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Adebanjo, Dotun; Mann, Robin (2008)
Publisher: Routledge
Languages: English
Types: Article
Subjects: HD, HF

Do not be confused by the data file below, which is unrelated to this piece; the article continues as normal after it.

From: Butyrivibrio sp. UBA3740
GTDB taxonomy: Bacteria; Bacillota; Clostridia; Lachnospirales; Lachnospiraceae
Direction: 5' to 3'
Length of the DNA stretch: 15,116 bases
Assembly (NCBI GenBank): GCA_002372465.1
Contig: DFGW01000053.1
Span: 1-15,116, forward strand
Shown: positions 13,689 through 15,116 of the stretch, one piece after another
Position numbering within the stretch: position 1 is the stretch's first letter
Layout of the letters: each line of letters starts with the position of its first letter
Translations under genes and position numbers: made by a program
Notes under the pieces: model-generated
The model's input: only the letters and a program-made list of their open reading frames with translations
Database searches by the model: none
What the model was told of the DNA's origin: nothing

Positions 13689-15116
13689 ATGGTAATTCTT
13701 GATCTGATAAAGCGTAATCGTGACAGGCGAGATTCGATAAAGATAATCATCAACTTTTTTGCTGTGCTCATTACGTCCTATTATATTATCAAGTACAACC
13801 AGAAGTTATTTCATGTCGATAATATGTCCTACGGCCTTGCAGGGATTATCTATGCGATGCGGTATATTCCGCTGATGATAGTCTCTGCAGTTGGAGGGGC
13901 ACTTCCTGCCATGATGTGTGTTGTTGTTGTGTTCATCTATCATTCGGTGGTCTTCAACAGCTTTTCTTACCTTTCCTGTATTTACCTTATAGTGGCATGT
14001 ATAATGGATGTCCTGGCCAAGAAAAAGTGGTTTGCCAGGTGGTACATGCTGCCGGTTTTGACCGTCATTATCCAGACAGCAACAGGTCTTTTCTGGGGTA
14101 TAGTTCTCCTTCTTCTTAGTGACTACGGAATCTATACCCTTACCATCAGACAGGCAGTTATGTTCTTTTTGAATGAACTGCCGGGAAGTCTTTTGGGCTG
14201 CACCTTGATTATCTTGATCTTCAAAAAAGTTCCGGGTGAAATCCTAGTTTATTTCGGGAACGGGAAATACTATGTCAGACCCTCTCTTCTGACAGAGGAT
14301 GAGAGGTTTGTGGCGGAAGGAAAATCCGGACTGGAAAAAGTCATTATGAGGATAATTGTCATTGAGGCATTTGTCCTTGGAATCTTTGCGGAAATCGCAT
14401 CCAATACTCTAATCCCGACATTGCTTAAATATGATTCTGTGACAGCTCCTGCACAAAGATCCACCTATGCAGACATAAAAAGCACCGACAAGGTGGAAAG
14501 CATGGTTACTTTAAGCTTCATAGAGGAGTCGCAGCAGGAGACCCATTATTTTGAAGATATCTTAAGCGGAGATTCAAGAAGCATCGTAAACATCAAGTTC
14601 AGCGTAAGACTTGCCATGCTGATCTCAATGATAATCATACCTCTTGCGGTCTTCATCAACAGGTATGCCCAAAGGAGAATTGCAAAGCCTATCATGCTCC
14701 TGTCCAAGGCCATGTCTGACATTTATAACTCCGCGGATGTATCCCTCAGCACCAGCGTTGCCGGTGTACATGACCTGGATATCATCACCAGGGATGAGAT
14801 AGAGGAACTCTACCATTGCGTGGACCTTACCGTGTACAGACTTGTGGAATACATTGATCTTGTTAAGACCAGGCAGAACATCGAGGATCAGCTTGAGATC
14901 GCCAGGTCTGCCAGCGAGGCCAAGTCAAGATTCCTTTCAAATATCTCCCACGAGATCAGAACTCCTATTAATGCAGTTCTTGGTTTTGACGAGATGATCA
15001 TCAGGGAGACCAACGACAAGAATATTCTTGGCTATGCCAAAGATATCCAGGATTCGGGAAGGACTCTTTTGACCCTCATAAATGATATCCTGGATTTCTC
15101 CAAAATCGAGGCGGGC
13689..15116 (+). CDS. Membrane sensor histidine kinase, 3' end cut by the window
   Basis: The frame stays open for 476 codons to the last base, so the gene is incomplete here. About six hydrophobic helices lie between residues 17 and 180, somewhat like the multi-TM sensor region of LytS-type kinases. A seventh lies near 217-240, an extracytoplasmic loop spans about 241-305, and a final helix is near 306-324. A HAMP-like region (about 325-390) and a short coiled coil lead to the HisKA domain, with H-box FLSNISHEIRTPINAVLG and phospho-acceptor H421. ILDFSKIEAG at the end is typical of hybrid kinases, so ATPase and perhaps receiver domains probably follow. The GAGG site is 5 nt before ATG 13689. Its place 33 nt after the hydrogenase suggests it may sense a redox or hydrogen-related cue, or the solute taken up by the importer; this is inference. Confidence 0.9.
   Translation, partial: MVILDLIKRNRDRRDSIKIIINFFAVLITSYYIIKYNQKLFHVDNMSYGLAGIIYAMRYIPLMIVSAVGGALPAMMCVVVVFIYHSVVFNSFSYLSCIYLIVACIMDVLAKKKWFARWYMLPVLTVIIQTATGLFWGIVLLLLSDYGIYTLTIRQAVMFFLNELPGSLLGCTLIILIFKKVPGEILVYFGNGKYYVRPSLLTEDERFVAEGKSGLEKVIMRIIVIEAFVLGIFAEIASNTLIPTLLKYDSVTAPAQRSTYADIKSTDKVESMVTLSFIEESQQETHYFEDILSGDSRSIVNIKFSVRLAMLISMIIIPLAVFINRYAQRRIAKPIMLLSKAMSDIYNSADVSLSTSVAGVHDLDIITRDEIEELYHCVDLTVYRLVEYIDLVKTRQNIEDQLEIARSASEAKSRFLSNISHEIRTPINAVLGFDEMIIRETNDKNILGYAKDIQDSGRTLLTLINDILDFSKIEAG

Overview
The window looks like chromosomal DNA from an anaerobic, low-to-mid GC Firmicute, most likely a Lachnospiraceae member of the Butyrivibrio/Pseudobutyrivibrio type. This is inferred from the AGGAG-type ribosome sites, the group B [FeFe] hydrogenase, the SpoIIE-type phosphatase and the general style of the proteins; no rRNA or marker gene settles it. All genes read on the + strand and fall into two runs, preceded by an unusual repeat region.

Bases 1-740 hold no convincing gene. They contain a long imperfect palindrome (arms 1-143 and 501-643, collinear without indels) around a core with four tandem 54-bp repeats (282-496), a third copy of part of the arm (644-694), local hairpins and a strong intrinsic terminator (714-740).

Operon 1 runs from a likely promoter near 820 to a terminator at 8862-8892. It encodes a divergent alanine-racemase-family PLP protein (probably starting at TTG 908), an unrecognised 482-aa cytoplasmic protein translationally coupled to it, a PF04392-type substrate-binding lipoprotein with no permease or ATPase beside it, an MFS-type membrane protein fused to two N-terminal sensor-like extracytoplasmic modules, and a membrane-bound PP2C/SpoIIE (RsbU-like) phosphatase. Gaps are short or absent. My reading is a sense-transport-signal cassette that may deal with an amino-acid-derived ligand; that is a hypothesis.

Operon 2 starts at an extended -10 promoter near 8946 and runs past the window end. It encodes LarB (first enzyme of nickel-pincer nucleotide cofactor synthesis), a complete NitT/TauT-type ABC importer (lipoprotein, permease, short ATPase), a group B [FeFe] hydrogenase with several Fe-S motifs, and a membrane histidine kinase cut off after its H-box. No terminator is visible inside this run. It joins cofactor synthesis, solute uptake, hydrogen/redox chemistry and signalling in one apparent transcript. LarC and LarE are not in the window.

Purpose: To examine the sustainability of benchmarking networks in order to analyse challenges faced with respect to their management. Methodology: Case studies of three benchmarking networks in the UK and New Zealand were carried out. The three networks had experienced differing degrees of success with respect to long-term sustainability. The case studies involved the use of a questionnaire survey of one network and analysis of historical data of the other two. Findings: The study identified that while benchmarking networks were of benefit to most organisations, there was some difficulty in getting organisation-wide long-term buy-in to them. The type and purpose of the network, membership cost in relation to value, and the high rate of change occurring within the member organisations themselves all impacted on their long-term sustainability. Practical implications: The findings suggest that benchmarking network members need to be aware of the resource (time, effort and cost) associated with membership and the networks need to be designed so that they are flexible to withstand a changing membership base. Originality: The research contributes a unique perspective to the functioning of close-knit and often exclusive benchmarking networks and proposes new perspectives on conditions for their success.
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